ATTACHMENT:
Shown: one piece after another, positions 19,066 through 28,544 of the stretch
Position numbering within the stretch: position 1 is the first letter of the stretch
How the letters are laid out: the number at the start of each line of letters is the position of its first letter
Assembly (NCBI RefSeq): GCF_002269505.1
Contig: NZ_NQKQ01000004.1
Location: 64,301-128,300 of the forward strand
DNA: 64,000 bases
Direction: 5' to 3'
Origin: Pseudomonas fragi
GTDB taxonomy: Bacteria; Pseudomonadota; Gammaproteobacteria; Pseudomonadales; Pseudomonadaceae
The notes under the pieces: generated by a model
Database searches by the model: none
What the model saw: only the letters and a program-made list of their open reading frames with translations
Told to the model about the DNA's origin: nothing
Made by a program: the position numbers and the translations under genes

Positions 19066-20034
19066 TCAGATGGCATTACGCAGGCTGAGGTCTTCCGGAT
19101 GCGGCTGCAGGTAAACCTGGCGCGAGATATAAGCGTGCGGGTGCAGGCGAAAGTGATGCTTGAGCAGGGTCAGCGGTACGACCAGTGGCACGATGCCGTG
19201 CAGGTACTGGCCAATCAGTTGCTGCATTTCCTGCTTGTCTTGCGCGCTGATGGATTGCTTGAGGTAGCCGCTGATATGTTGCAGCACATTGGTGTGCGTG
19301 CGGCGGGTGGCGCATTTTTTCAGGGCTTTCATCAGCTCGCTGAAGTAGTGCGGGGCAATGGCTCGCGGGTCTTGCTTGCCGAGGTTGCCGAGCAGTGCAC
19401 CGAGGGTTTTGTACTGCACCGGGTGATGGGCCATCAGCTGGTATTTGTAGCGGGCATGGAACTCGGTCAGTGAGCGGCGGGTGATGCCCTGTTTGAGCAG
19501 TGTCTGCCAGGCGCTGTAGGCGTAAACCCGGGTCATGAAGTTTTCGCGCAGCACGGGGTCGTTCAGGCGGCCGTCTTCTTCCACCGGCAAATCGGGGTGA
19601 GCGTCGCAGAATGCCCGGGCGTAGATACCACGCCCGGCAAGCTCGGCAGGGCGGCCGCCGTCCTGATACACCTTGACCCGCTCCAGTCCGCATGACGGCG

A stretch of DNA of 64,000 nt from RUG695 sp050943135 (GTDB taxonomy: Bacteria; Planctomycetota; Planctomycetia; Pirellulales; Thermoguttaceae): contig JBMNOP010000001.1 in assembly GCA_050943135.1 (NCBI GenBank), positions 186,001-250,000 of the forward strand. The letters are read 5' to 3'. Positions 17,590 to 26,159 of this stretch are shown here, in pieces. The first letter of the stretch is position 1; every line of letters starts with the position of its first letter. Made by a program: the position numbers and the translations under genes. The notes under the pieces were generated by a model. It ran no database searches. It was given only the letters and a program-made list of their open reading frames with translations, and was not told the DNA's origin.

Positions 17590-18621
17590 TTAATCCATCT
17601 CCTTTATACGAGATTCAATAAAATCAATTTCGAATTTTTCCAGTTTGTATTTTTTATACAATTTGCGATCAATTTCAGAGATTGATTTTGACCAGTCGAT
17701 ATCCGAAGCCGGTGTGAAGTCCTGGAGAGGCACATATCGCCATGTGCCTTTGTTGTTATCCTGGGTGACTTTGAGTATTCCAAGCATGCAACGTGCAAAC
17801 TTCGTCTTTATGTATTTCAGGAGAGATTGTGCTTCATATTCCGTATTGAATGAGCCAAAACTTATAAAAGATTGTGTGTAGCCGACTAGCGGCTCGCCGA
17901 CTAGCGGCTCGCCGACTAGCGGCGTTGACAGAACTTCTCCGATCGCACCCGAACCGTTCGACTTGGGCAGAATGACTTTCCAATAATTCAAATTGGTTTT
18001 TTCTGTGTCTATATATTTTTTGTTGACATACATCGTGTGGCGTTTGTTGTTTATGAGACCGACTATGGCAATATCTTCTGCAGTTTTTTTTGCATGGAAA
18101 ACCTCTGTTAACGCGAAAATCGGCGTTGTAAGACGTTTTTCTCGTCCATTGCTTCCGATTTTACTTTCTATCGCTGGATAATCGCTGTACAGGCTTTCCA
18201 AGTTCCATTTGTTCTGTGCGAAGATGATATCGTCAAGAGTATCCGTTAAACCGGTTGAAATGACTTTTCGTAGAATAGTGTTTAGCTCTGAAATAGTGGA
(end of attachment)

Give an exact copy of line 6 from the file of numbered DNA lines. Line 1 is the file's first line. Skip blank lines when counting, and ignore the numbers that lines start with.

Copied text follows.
Location: 64,301-128,300 of the forward strand